HR Shared Services: Making Strategic Players Out Of Generalists

From the HRIQ Editorial Desk
Posted: 06/07/2011

The recession and continuing economic downturn has prompted much discussion about the strategic role HR operations have to play.

In recent years there have certainly been those HR departments which have adopted a more strategic role, taking business goals and ensuring these can be met with the human capital within their organization.

This shift requires HR professionals to have a different focus. Roffey Park Institute's annual Management Agenda Report for 2011 noted that 49 percent of firms are now undertaking business partnering, up from 42 percent in 2010.

And the majority of the 800 respondents to the survey thought these were successful.

This led Jo Hennessy, director of research at the Roffey Park Institute, to tell HR Magazine: "The HR specialists, such as recruitment or training, are valued far more than the other elements - shared service centers and HR intranet systems."

Making Strategic Players Out Of Generalists

In the pre-recessionary environment generalists, which played a part in the majority of HR functions, were extremely common.

However, the seismic shift which occurred during the economic downturn means that while these generalists certainly still play an essential role within HR departments, specialist skills are also highly prized.

And this could see them realigning to take on a more strategic role within their organizations.

Gary Miles, director of open programmesat Roffey Park, told Personnel Today that he believes in the current climate soft skills in dealing with employee disputes will be important.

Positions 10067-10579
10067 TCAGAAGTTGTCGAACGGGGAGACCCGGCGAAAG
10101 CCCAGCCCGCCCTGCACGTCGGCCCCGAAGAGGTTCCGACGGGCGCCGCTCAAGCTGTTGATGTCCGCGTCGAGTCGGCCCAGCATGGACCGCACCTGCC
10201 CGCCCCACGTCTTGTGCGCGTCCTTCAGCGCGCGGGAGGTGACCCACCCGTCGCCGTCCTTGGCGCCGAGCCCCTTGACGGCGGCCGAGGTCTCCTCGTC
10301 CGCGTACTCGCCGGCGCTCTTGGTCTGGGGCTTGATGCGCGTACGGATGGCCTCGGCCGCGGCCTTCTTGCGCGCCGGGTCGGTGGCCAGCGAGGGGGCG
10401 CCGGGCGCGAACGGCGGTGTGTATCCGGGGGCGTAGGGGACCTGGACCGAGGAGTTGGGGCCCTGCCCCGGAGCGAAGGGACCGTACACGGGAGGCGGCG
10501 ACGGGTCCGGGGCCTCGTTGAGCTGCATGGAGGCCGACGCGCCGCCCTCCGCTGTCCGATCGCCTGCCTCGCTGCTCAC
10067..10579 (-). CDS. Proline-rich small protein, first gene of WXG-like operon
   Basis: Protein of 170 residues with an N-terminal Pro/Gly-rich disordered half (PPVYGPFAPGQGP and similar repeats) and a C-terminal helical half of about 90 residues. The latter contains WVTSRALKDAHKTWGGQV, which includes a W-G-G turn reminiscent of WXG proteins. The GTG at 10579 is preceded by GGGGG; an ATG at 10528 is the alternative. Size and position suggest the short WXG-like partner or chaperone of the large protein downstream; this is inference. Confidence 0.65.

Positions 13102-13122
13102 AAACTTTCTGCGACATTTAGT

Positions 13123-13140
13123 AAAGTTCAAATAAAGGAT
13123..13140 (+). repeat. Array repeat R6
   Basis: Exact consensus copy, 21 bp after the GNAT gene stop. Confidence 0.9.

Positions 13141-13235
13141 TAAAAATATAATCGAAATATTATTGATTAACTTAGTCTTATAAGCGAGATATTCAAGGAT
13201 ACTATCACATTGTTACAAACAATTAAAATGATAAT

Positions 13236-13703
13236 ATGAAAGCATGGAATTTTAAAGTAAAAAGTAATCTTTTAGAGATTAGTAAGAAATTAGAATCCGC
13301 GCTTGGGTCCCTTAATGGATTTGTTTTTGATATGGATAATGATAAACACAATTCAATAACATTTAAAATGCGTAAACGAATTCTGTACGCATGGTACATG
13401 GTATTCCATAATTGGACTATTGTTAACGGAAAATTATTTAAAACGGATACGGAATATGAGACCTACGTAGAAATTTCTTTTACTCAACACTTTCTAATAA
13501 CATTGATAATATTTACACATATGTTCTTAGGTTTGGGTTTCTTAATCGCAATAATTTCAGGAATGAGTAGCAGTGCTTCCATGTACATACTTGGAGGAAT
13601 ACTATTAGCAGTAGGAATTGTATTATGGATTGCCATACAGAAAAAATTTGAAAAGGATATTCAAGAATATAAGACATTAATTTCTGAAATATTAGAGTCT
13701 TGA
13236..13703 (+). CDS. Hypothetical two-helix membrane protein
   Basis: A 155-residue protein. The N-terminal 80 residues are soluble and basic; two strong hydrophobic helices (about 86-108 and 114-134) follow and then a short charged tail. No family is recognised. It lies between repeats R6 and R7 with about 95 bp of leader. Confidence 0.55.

"With the austerity measures hitting now and the government enforcing public sector cuts, I think there will be more and more emphasis on employee relations, as companies will need strong HR people to deal with disputes," he said.

Indeed, these skills are likely to be prized both within the public and private sectors, particularly as the latter looks to adopt shared service functions to cope with budget cuts, which are likely in some cases to lead to loss of jobs or the realigning of roles.

Yet providing generalists with a more strategic role is not about simply equipping them with the skills for today, but envisioning what role they will play in the future.

Using People and Relationships

Although there are certain skills which will be more highly prized by organizations following the economic downturn, there is certainly an argument that generalists will have the relationships and organizational knowledge needed to allow HR to take on a more strategic role.

The variety of functions they undertake makes them better able to place business strategy and goals within context, as well as build the necessary relationships with line managers. Indeed, it could be argued that those in a more specialist role lack the knowledge of the varying departments which will be needed to drive through strategy.

But even the requisite knowledge and skills are unlikely to be enough to drive any partnership unless strong working relationships are built.

The Chartered Institute of Personnel and Development previously conducted research which revealed organizations which have a shared sense of purpose are likely to perform those which do not.

It went as far as to claim that ensuring everyone is aligned with the core purpose of the organization is more important than the specific purpose itself.

Respondents that worked within an organization where a shared purpose existed said they were far more engaged than those who did not, but a lack of understanding about the purpose led to demotivation – which could be seriously detrimental during a time of austerity.

Claire McCartney, resourcing and talent planning adviser at the CIPD, said: "The difference between simply having an organizational purpose and having a shared sense of purpose is that the latter is shared by all employees working for the organization and often beyond, to include external stakeholders.

"That is why we insist that an organization's shared sense of purpose is 'the golden thread' to which its strategy should be aligned."

And this is perhaps most important when businesses are looking to not only develop, but also succeed with shared service partnerships.

From the HRIQ Editorial Desk
Posted: 06/07/2011

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